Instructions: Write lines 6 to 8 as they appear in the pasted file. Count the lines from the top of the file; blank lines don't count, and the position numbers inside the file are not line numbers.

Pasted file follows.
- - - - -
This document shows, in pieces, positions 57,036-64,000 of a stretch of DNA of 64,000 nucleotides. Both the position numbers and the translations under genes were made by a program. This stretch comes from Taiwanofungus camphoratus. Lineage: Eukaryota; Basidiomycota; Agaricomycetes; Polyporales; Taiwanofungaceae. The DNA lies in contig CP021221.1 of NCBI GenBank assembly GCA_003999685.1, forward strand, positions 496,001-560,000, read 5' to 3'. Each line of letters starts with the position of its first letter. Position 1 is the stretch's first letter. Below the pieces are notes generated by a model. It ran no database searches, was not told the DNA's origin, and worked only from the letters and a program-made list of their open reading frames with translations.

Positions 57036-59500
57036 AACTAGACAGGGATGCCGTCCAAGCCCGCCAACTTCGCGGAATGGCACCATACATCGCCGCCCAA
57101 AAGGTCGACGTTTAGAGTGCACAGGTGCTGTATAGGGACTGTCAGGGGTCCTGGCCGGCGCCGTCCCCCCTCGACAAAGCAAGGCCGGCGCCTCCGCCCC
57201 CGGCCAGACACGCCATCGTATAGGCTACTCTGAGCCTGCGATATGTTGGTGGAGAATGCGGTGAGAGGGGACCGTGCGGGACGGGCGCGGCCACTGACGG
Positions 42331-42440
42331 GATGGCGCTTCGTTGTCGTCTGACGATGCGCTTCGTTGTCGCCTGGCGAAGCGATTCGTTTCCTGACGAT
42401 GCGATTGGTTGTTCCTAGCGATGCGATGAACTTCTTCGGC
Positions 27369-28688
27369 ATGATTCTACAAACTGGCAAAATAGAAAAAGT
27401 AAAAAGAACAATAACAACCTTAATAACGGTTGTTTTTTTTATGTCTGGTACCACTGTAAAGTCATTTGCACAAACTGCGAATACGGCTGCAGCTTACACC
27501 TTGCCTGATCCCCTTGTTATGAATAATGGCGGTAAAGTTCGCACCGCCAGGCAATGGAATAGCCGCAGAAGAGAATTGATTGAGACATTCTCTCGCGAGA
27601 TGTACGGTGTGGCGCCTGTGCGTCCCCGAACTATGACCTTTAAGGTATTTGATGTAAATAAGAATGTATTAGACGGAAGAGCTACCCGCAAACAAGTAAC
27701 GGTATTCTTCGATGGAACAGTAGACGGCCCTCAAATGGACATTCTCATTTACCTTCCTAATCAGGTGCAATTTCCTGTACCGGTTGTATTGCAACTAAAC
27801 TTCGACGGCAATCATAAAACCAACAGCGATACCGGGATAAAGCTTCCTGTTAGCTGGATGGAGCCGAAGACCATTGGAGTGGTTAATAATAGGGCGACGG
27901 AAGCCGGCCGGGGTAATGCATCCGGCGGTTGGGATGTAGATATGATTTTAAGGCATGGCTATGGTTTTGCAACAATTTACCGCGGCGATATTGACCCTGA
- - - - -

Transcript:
Positions 42331-42440
42331 GATGGCGCTTCGTTGTCGTCTGACGATGCGCTTCGTTGTCGCCTGGCGAAGCGATTCGTTTCCTGACGAT
42401 GCGATTGGTTGTTCCTAGCGATGCGATGAACTTCTTCGGC